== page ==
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The Essence of Freedom

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Tags U.S. HistoryInterventionismOther Schools of ThoughtPolitical Theory

09/02/2009Robert Montgomery

[An MP3 audio file of this article, read by Floy Lilley, is available for download.]


When the news of young America's novel design for living in freedom reached it, the Old World shook its head with profound skepticism. It would never work, they said. The idea was too "revolutionary," too "progressive," too "radical," and certainly too "liberal." The prevailing sentiment was that this newfangled system would promptly fall apart, that the Americans were too immature for self-government, and that political anarchy and social chaos would soon engulf them.

Yet today, though we are still youthful as a nation, we have one of the oldest continuous governments in existence. In spite of this conspicuous success it seems to have been a disappointment to some of our modern critics and skeptics. It seems to have fallen short of what they believe it should have accomplished. One of the most baffling of historical mysteries is how the reactionary of 1787 — the man who said it could not be done, the advocate of all-powerful government, the believer in absolutism — could be the "liberal" of today.

The latter-day "liberal" is actually the direct opposite of the true liberal as that term was originally understood. One of these self-styled modern liberals recently defined himself in the following language: "A liberal is one who believes in utilizing the full force of government for the advancement of social, political, and economic justice at the municipal, state, national, and international levels."

Everyone is thoroughly in favor of advancing social, political, and economic justice at all levels, just as everyone is thoroughly against sin at all levels. But the crux of the matter revolves around the ways and means by which we are to promote this admittedly most worthy end. And, according to the "liberal" approach just mentioned, the answer lies in "utilizing the full force of government" as the most appropriate means for attainment of the end. According to this view, the end justifies the means.

But mark those words — the "full force of government." What kind of government would that be? What kind of government would it lead to? "Full force" suggests a government without limitations or restraints, a government of boundless authority. What would prevent such a government from invading any and all spheres of political, economic, and social activity under the pretext of advancing justice and promoting the general welfare? What countervailing force would there be to resist its successive encroachments on our constitutional guarantees? What, in short, would prevent such a policy in the conduct of our affairs, disguised as liberalism, from ultimately emerging as undisguised totalitarianism?

The people who clamor noisily for more and more government, for government by full force and of everything, assert that those in authority would always act with prudence and restraint, curbing their own powers and preserving the basic liberties of the people. This, however, would be a practical impossibility, first, because it belies human nature and, second, because government intervention by its very nature leads inevitably to more intervention. Government financing, for example, implies government control, and government control can easily lead to government ownership.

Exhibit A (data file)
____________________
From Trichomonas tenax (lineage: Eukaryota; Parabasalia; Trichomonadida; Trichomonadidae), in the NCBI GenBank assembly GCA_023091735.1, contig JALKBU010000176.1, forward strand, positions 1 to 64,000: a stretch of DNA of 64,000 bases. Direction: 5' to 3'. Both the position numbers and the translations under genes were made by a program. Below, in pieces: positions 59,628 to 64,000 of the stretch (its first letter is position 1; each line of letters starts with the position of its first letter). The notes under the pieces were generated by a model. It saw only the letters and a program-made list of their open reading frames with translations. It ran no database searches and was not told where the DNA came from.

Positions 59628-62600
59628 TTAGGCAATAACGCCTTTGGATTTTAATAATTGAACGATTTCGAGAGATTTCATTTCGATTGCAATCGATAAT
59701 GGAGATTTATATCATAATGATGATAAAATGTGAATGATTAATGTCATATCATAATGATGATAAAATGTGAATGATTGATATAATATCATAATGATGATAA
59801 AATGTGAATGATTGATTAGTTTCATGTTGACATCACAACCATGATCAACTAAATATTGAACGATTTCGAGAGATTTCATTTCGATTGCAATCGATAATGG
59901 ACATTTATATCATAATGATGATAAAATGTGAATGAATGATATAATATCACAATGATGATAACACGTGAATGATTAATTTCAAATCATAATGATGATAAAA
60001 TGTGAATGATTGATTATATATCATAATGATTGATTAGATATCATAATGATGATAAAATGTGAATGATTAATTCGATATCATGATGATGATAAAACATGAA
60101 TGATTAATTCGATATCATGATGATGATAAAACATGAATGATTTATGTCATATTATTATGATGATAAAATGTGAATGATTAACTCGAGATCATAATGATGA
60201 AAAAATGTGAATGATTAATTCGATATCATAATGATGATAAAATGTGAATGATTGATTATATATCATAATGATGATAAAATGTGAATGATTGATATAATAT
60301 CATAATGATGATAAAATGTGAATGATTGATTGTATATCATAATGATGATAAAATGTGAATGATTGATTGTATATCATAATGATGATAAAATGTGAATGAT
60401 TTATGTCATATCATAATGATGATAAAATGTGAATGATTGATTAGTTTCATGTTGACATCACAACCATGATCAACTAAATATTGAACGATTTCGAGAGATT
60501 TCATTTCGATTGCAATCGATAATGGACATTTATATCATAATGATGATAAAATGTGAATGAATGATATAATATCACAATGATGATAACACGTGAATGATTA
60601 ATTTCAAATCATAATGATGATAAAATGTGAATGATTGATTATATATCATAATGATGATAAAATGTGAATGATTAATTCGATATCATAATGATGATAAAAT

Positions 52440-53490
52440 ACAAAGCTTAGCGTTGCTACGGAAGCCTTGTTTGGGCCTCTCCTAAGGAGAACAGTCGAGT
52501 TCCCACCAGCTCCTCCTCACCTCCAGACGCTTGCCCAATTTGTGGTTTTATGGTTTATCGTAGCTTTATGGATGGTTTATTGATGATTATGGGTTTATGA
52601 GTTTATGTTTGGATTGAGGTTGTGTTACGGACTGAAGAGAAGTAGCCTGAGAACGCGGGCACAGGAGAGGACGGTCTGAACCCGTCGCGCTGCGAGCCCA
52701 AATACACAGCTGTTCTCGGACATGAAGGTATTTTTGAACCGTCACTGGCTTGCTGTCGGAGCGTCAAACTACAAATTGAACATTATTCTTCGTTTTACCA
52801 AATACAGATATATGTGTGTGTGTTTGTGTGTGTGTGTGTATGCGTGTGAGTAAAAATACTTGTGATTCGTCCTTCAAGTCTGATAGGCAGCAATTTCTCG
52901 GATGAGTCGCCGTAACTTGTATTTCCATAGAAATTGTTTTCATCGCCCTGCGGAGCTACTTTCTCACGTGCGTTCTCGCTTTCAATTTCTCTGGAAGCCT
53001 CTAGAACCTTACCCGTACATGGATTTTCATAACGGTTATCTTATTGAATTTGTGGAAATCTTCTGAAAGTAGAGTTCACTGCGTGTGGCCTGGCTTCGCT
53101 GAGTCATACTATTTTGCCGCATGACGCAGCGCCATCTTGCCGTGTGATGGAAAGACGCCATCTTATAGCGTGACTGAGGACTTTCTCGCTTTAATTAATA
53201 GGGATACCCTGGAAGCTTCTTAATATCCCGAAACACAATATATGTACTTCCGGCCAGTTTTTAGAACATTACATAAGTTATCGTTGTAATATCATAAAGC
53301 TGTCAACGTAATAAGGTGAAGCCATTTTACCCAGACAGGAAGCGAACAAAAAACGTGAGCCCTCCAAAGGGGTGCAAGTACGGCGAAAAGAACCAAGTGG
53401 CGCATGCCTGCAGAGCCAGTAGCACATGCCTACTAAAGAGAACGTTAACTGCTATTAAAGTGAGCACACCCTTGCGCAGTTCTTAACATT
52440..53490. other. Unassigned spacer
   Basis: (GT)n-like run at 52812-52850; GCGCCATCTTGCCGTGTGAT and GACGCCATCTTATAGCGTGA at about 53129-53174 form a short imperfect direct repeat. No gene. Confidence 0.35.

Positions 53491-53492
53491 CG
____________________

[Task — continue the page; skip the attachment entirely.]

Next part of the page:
The special pleaders for statism constantly insist that while all-powerful government might be inherently bad under a despot or dictator, it can be a perfectly wholesome thing under democratic auspices where the principle of majority rule prevails. This ignores the fact that even under self-government the people must be protected against themselves. It makes the dangerous assumption that the majority is infallible and can do no wrong. It forgets that a broad franchise and free political institutions might produce a popular tyranny with an even greater potential for evil than that of royal absolutism or aristocratic privilege. It is blind to the historical record of governments that evolved from democracies into tyrannies. If men use their liberty in such a way as to surrender it, are they thereafter any the less slaves? If we should elect a tyrant to rule over us, would we remain free because the tyranny was our own creation?

The professed liberals of today do not really march under the banners of genuine liberalism or progressivism but, on the contrary, represent the worst type of reaction. For the reactionary is the person who insists that the key to progress lies in more and more government. He is enveloped in a dusty ideology of the past, the past in which Americans lived under an all-knowing and all-powerful government and paid with blood for deliverance from it.

True, there are some reactionaries of this type whose loyalty need not be questioned, whose motives cannot be impeached — honest and sincere men, inspired with humanitarian zeal to eliminate poverty, to alleviate suffering, to create an ever more abundant life, and to secure for all a wider diffusion of the blessings of liberty. In championing benevolent government as they do I believe them to be rendering a monumental disservice to the objects of their solicitude. But we will derive no social gain by attacking their motives, by excoriating them as enemy agents and creatures of evil.

Let us simply say a prayer for them and hope that further study and reflection may bring them safely to port — to recognition of the truth that the blessings of liberty they would diffuse have been diffused in this land of ours to an unsurpassed degree, not because of government intervention but only because it was here that the torch of individual freedom was kindled and borne aloft.

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